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Improved farmers’ organizations support Caribbean economies

FAO supported nine Caribbean countries in building agribusiness capacities, encouraging farmers to plan before putting seed in the ground.

Key facts

When the regional banana industry collapsed in the Caribbean in the past decade, farmers in St Vincent and the Grenadines took a proactive stance and increased their focus on the production and export of dasheen, a Caribbean variety of the starchy staple food taro. The new direction, which more than doubled farm-gate prices for dasheen, owed much of its success to an FAO project launched in 2008 to provide alternative income opportunities for commodity-dependent farmers. FAO worked with the Caribbean Farmers Network (CaFAN) to improve the professionalism and capacities of farmers’ groups throughout the Caribbean. Today, thanks to the commercialization process promoted by the project, farmers in the region see and treat their farms as businesses. In turn, this has strengthened value chains and established stronger farmer-market links in nine Caribbean countries.

Whether the goal is to improve marketing of Irish potatoes in Jamaica, yam in Granada or taro in St Vincent and the Grenadines, market success depends on having a strong value chain and well-established farmer market links. This is particularly true in the Caribbean, where countries previously focused on one or two export crops. As they came to recognize the need to diversify both crops and markets, they also recognized the need to set up new production and marketing channels. FAO, working in partnership with the Caribbean Farmers Network (CaFAN), a regional network of farmer organizations, supported nine Caribbean countries in their efforts to build their agribusiness capacities by encouraging farmers to think and plan before putting seed into the ground.

In St Vincent and the Grenadines, FAO supported the local CaFAN member, the Eastern Caribbean Trading and Agriculture Development Organization (ECTAD). At the time, ECTAD was new, with little experience working in regional or export markets. FAO offered advice to help ECTAD improve its professionalism and its capacity to network with its members and provide information including details of support services. FAO’s assistance included training sessions in production technologies, recordkeeping, cost-of-production calculations, marketing and post- harvest activities, along with moderated grower-buyer meetings that helped to increase trust and transparency along the value chain and led to agreement on steps needed to improve market supply.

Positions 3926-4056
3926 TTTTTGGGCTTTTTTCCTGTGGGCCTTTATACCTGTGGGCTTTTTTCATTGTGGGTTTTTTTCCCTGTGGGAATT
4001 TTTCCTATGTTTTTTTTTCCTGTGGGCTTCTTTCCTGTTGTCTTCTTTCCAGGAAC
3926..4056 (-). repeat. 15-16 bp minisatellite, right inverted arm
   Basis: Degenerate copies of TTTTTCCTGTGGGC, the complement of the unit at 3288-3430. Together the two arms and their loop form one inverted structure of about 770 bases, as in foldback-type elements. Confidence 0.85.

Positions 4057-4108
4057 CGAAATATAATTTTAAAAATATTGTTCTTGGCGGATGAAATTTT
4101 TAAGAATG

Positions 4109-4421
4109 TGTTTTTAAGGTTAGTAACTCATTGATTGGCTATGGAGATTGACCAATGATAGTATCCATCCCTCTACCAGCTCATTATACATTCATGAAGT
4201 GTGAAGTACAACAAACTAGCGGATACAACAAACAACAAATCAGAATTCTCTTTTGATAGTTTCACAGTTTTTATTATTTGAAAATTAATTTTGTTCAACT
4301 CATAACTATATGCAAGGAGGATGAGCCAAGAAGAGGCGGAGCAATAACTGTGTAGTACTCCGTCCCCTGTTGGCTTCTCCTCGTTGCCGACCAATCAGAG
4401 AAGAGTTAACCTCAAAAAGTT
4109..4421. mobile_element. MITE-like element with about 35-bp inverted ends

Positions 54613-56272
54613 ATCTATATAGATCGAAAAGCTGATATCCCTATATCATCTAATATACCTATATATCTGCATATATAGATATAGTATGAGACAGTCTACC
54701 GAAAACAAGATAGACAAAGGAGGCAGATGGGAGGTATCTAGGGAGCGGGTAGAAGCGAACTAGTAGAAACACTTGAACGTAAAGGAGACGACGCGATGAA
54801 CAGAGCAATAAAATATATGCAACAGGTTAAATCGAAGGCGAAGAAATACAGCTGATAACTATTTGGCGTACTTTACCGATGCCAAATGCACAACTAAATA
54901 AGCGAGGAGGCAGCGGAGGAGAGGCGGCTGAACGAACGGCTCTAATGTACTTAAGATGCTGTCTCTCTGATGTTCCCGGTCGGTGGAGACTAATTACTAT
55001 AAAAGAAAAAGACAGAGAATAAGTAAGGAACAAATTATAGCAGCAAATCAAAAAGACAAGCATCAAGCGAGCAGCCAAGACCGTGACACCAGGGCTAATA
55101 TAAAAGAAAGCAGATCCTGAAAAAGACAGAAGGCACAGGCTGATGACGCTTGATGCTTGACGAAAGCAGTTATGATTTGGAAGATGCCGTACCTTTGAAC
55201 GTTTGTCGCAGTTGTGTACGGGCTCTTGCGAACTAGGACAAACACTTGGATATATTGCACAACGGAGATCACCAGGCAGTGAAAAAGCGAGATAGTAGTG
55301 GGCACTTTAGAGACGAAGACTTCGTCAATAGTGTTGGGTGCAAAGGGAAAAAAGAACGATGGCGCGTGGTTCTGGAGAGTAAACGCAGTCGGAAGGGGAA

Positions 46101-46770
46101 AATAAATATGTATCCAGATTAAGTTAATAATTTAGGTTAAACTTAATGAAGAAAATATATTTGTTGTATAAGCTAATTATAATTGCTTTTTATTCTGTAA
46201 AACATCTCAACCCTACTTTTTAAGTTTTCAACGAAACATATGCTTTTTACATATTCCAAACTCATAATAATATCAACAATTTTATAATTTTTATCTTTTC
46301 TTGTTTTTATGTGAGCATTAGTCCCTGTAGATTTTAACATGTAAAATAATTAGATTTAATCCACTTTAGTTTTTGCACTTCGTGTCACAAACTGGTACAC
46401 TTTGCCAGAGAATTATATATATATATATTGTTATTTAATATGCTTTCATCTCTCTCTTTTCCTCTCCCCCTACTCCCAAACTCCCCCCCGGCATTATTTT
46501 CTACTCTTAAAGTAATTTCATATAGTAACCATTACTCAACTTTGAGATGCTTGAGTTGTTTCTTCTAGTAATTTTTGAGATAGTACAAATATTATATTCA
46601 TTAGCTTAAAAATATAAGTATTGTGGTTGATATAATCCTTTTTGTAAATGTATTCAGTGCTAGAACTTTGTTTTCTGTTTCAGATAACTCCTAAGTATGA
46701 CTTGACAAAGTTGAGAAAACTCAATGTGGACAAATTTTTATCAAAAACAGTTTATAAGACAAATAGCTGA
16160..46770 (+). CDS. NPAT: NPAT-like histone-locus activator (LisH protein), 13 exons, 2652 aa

As local farmers began marketing their dasheen through ECTAD and its market link with the United Kingdom, they participated in practical training sessions to improve production and learn how to organize and work through farmer groups. For example, they learned to grade and pack their own dasheen before sending it to ECTAD. All of this added up, with returns increasing by 100 percent.

Increased exports and better prices

Today, ECTAD has improved the services it provides to St Vincent and the Grenadines’ taro farmers, advising them on how to coordinate and add quality and value to production, in order to command higher prices and secure a reliable export market. With its support, farmers from three of the main taro producing areas came together and initiated regular meetings to develop their value chain.

The project also organized regionwide lessons-learned workshops and training courses, and encouraged ECTAD farmers to meet with other, more experienced cooperatives and farmers’ organizations, and learn from them. Thus, in addition to providing basic learning materials on marketing and agribusiness related activities, the project also supported farmer-to-farmer visits, through which farmers could visit other countries. On these visits, they learned new production techniques and how other farmers solved problems such as start-up financing and post-harvest handling.

Practical and professional training

FAO also involved the Caribbean Agricultural Research and Development Institute (CARDI) and government extension services. They brought practical expertise and provided training on topics ranging from increasing yields through plant spacing to introducing field crates. The field crates added value to the produce by increasing shelf life, but also improved appearance, which increased consumer appeal.

No doubt the farmers’ organizations have raised their marketing skills and increased their professionalism. With FAO’s support, CaFAN has now expanded its reach from 7 to 15 countries, and membership in regional farmers’ organizations has increased by 50 percent. In St Vincent and the Grenadines, more than 700 producers now belong to ECTAD. In addition, ECTAD also has expanded its reach and now supports farmers in other areas of the island who wish to form producers groups.

Impact can also be seen at the policy level. In addition to working directly with participants in the field, FAO supported CaFAN members in establishing partnerships with national governmental agencies and ministries, thereby providing farmers with a voice in government policy decision-making. Farmers’ organizations are now participating in regional fora to guide Carribbean food and nutrition planning.